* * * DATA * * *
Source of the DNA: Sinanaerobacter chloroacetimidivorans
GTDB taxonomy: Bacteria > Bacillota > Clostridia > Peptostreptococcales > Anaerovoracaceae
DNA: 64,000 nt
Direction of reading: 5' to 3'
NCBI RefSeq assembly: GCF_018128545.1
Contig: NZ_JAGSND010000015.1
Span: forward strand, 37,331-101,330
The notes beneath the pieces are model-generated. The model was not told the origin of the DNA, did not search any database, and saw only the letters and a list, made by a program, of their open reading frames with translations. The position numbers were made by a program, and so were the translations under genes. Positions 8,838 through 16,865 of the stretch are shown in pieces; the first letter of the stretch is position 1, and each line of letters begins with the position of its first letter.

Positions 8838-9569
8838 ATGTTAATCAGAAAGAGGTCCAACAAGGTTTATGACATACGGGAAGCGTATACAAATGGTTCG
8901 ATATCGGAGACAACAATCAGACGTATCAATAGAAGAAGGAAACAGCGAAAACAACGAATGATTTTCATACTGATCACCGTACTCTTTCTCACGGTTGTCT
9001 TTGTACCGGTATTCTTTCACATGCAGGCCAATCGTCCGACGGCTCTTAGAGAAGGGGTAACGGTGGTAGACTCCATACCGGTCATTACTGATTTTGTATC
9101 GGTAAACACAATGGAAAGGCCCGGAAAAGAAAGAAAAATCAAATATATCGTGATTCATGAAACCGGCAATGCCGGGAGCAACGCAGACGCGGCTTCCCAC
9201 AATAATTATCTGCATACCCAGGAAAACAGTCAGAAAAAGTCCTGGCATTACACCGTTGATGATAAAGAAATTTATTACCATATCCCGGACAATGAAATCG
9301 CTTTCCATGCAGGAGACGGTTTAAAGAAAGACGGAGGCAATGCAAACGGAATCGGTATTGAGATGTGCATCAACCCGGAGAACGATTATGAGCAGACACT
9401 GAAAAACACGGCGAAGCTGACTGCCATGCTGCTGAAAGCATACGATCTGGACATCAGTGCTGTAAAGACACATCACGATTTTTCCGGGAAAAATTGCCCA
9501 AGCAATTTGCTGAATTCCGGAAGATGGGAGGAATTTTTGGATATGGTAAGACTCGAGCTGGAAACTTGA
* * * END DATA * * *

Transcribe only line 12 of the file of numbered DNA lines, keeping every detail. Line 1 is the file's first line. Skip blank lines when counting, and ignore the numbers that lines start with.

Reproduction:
9001 TTGTACCGGTATTCTTTCACATGCAGGCCAATCGTCCGACGGCTCTTAGAGAAGGGGTAACGGTGGTAGACTCCATACCGGTCATTACTGATTTTGTATC